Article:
John Bolch on the myths of marriage

Relationships|May 19th 2014

When Sir Paul Coleridge retired from the judiciary last month I said on my blog that this would enable him to freely put forward his views, particularly on marriage. It hasn’t taken him long to get into the news, with an interview in The Sunday Times over the weekend.

Sir Paul is the founder and chairman of The Marriage Foundation, an organisation which aims to “champion long-lasting, stable relationships within marriage”. It was his promotion in the media of his belief in traditional marriage that led to him receiving a warning from the Judicial Conduct Investigations Office last December and, ultimately, to his early retirement from the judiciary.

The Marriage Foundation’s support for marriage is founded upon the view that marriage per se is a more stable relationship than cohabitation (and therefore a ‘good thing’) and that the wellbeing and life chances of children who are brought up ‘out of wedlock’ are diminished. We see and hear such ideas bandied about regularly in the media and by government, but just how true are they?

Many supporters of ‘traditional marriage’ decry the advent of our current divorce laws, which made divorce considerably easier than before, and therefore led to much higher rates of divorce than previously. They hark back to a ‘golden age’ that existed prior to the passing of those laws, when marriage really was ‘for life’, and society was all the better for it.

No such ‘golden age’ ever existed. The changing of the law in 1971 did not suddenly break happy marriages. Those marriages were already broken. The comparative difficulty in obtaining a divorce prior to the change simply condemned many thousands of couples to having to endure an unhappy marriage. I’m no sociologist, but I don’t see any reason why, as a general rule, roughly the same proportion of marriages will not always fail, no matter what the law or society as a whole has to say about it.

Between 1970, the year before the Divorce Reform Act 1969 came into effect, and 1972, the year after it came into effect, statistics show that the number of divorces doubled, with about an extra 60,000 taking place. That surge clearly demonstrates that there were many people in broken, unhappy marriages prior to the passing of the Act.

The idea, promoted by many supporters of marriage, that the phenomenon of many people considering their marriages to be ‘expendable items’ rather than life-long commitments is a new thing is clearly not true. Nothing has changed, – people now enter marriage just as seriously and with as much commitment as before – the only thing that is different is that now they can get out of it if things go wrong.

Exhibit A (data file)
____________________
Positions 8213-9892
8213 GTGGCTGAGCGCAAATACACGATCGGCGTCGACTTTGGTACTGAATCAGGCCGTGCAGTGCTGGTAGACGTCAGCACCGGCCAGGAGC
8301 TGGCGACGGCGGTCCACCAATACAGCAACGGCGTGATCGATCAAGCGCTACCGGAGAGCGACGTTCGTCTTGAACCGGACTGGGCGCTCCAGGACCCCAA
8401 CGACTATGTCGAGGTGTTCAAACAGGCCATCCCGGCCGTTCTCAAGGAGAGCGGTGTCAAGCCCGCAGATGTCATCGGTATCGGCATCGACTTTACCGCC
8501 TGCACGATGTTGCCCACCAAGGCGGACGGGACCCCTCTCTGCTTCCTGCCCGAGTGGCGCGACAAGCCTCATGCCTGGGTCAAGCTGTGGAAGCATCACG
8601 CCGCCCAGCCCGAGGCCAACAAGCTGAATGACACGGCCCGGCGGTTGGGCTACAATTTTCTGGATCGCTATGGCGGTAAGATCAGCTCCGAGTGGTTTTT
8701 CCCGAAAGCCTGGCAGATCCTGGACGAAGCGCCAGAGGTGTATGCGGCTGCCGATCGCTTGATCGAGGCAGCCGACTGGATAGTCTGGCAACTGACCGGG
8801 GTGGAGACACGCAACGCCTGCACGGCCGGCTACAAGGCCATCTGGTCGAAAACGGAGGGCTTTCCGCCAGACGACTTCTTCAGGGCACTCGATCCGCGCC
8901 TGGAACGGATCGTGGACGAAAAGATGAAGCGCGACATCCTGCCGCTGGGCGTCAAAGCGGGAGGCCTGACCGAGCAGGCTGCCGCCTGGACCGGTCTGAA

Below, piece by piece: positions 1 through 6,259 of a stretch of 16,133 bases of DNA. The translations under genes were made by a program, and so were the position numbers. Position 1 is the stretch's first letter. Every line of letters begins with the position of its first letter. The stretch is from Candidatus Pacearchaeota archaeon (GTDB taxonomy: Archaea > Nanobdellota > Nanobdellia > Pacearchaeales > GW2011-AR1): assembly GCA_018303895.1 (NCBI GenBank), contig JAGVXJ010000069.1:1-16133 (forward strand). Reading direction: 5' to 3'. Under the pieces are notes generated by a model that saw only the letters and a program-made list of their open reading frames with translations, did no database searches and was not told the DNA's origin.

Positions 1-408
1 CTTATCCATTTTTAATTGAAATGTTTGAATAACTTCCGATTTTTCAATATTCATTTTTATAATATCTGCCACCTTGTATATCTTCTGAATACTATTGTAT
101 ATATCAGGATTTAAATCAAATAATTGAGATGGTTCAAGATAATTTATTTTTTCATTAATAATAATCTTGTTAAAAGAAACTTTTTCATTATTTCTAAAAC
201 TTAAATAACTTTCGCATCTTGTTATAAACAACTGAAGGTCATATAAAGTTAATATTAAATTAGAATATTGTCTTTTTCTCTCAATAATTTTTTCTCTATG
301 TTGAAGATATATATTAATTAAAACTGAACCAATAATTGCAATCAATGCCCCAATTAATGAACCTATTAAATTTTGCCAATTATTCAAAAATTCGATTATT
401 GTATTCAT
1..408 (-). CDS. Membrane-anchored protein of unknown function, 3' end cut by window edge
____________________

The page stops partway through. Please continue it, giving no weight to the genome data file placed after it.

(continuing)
Then there is the argument that, statistically, marriages last longer than relationships where couples simply live together, making marriage intrinsically superior to cohabitation. Well, of course marriages last longer, but this is not the result of the couples signing a piece of paper. The fact of the matter is that for social or economic reasons, the ‘type’ of couples that get married are the type of couples that are more likely to remain together. If your relationship is less likely to last, entering into a marriage will not change that.

The last point I want to make relates to the apparently improved life chances of children whose parents are married. This is another common argument, and clearly considered by the supporters of marriage to be one of the most compelling arguments in their favour.

The matter was investigated by the Institute of Fiscal Studies, which prepared a report and an update in 2010 and 2011. They found that children born to married parents do, indeed, “achieve better cognitive and social outcomes, on average, than children born into other family forms, including cohabiting unions”. However, their research indicated that this is simply due to the fact that more affluent and better educated couples were more likely to get married – they found “little or no evidence that marriage itself has any effect on children’s social or cognitive development”.

So the main arguments in favour of marriage simply do not hold water: marriage is no better, or worse, than any other kind of relationship. Accordingly, all types of legal relationship are equally valid and people should be free to choose what kind of relationship they wish to enter into, without any form of discrimination or favour.